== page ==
Supermint

Supermint

Insurgence Records, 2000

REVIEW BY: Christopher Thelen

ORIGINALLY PUBLISHED: 01/24/2001

Last December, I was invited to see Enuff Z'Nuff perform in a small bar in Mundelein -- not too far from where I live. While I always welcome the chance to see the band perform (as well as to connect with Chip Z'Nuff again - one of the nicest people in the business), I decided to use the evening to scope out the other bands on the bill as well. While many of the notes I write don't often make it into reviews, they help me later on to see where a band might have come from.

The middle band on the bill, Supermint, was hanging around the area by the stage, keeping to themselves. And while I've been in this business for a while, I don't always feel comfortable approaching a band on a "cold call" offering to review a demo or indie disc -- 'cause let's be honest, they don't know me from Adam. I did give my card to the merchandising person, and he put me in touch with drummer Randi Scott, leading to today's review.

Okay, the reader might now be thinking, enough with the Jack Kerouac my_heart_sings_the_harmony_web_ad_alt_250 On The Road tales... what about Supermint's self-titled debut? Well, there's a reason that Enuff Z'Nuff have taken these guys under their wings. While each band sports their own influences, they are cut from the same cloth, and while Supermint is still developing as a group, I hear a lot of promise.

There is a fundamental difference between Supermint and Enuff Z'Nuff. Readers may remember in our review of 10 that I said Enuff Z'Nuff has more of a Badfinger influence. Supermint gladly wears the badge of being Cheap Trick and Beatles fans on their collective sleeves, heard in the melodies they play and the harmonies brought to the vocals.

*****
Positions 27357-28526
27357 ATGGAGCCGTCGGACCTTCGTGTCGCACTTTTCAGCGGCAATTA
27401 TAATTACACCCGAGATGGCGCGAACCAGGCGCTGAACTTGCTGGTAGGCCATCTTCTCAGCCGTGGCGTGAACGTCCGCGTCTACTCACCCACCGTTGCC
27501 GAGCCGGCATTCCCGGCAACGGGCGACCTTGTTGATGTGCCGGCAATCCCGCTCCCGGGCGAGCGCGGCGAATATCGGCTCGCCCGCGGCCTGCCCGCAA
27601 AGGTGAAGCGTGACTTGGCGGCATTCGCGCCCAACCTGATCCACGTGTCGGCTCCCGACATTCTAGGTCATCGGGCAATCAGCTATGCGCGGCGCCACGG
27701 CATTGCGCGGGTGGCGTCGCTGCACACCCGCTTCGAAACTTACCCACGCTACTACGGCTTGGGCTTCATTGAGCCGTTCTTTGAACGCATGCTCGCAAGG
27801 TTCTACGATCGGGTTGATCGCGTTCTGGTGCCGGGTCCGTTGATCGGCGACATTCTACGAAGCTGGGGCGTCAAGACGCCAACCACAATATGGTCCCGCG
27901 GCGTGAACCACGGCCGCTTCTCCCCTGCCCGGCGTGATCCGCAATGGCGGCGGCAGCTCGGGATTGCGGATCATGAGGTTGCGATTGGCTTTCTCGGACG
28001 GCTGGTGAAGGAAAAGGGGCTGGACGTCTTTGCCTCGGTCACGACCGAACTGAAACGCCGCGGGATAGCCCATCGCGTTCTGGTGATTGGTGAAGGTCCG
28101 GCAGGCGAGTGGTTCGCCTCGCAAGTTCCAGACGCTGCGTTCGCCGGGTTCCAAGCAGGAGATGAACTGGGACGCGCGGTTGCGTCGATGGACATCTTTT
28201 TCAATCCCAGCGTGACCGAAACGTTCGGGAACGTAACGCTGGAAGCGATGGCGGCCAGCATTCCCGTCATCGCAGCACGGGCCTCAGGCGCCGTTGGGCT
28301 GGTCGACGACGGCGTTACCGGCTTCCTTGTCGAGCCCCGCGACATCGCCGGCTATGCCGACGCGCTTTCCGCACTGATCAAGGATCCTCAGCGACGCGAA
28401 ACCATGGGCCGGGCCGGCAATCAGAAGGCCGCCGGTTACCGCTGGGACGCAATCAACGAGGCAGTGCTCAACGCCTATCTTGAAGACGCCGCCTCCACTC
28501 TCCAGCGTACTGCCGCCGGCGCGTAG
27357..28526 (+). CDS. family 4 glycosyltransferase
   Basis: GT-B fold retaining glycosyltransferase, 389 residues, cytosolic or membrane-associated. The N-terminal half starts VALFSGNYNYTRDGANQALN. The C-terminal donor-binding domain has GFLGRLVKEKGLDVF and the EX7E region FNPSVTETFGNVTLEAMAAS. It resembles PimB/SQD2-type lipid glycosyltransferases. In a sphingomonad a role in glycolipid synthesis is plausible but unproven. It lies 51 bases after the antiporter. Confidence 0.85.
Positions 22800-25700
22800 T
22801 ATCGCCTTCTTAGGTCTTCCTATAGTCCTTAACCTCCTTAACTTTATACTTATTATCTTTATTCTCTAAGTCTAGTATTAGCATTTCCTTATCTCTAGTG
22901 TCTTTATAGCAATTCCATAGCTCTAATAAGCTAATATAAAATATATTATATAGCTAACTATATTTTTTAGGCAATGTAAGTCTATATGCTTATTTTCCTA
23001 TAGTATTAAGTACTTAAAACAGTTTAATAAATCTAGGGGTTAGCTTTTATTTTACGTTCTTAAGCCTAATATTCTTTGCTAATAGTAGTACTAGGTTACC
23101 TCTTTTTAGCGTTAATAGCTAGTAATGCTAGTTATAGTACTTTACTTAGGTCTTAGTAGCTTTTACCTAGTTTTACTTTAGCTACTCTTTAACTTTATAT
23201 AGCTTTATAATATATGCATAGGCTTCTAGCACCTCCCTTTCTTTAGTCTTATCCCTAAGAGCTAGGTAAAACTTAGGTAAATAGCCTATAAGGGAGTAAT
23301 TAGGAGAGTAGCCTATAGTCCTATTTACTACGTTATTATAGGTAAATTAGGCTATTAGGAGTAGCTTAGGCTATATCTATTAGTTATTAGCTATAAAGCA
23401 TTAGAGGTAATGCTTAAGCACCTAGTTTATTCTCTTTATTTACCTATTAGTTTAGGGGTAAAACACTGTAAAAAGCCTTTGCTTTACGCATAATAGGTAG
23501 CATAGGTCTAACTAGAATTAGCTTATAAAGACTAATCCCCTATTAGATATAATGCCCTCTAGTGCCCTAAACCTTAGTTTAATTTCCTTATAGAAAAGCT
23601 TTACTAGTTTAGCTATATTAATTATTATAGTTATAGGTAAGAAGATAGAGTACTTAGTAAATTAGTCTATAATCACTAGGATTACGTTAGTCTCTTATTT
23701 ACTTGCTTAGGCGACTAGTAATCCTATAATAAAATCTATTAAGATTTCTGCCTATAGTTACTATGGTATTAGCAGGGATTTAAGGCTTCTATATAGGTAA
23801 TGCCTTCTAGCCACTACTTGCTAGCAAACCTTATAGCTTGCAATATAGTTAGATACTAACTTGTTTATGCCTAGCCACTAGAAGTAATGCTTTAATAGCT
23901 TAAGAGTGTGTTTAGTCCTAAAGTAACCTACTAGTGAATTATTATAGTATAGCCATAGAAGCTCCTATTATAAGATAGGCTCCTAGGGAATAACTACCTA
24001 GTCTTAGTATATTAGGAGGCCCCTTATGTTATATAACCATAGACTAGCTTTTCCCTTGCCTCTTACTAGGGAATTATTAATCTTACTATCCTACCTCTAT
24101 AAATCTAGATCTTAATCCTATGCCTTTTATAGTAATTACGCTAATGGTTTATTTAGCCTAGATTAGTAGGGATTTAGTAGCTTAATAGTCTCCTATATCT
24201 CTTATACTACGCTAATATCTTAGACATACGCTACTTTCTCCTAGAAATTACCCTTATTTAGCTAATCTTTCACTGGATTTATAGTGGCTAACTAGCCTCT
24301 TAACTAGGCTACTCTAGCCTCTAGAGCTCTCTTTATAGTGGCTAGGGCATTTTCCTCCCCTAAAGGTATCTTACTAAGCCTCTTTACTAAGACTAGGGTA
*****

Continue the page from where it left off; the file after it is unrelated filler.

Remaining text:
One side note about this disc in comparison to their live show. I remember writing in my notes that bassist Steve Mitchell was too high in the mix, his 12-string bass work drowining out many other aspects of the band. On disc, I'd have killed to have heard Mitchell's bass work moved up - or, for that matter, more usage of the 12-string bass. Vocalist/guitarist Kerry Ridout and guitarist Danny Weymouth are mixed well, and both show their talents often. (Ridout even sounds a bit like Robin Zander at times.)

As for the songs themselves, this is where Supermint is still honing their craft. Tracks like "What's Going On?," "Shouldn't It Feel Good" (which sounds like it could have easily come from the pen of Rick Nielsen) and "Ordinary Mary" are astounding pieces of work that, if there were a radio god, would be commandering the airwaves quicker than Al Haig taking charge after Reagan got shot in '81. The middle of the disc sags a bit, with tracks like "Perfect Of Red" and "I Need Everything" not being able to maintain the energy level of the opening three. Things pick up at the end of the disc in songs like "Sad" and "All That I Can Do," fortunately for the band.

And I'm not going to steam over a few weak tracks, especially when so much promise is heard in the excellent ones. Supermint is still very much a young band, and they're working hard at sharpening their skills to razor precision. (Touring with C.C. DeVille's side project Samantha 7 should be an eye-opener for them.) So, on the few ebbs, I'm willing to cut Supermint some slack.

I might have gone out on that cold December night to see a friend, but Supermint showed me there were many more friends to be made. If this disc is evidence of what's to come for them, their popularity circle will soon be wider than anyone could have imagined.

Rating: B

User Rating: Not Yet Rated


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© 2001 Christopher Thelen and The Daily Vault. All rights reserved. Review or any portion may not be reproduced without written permission. Cover art is the intellectual property of Insurgence Records, and is used for informational purposes only.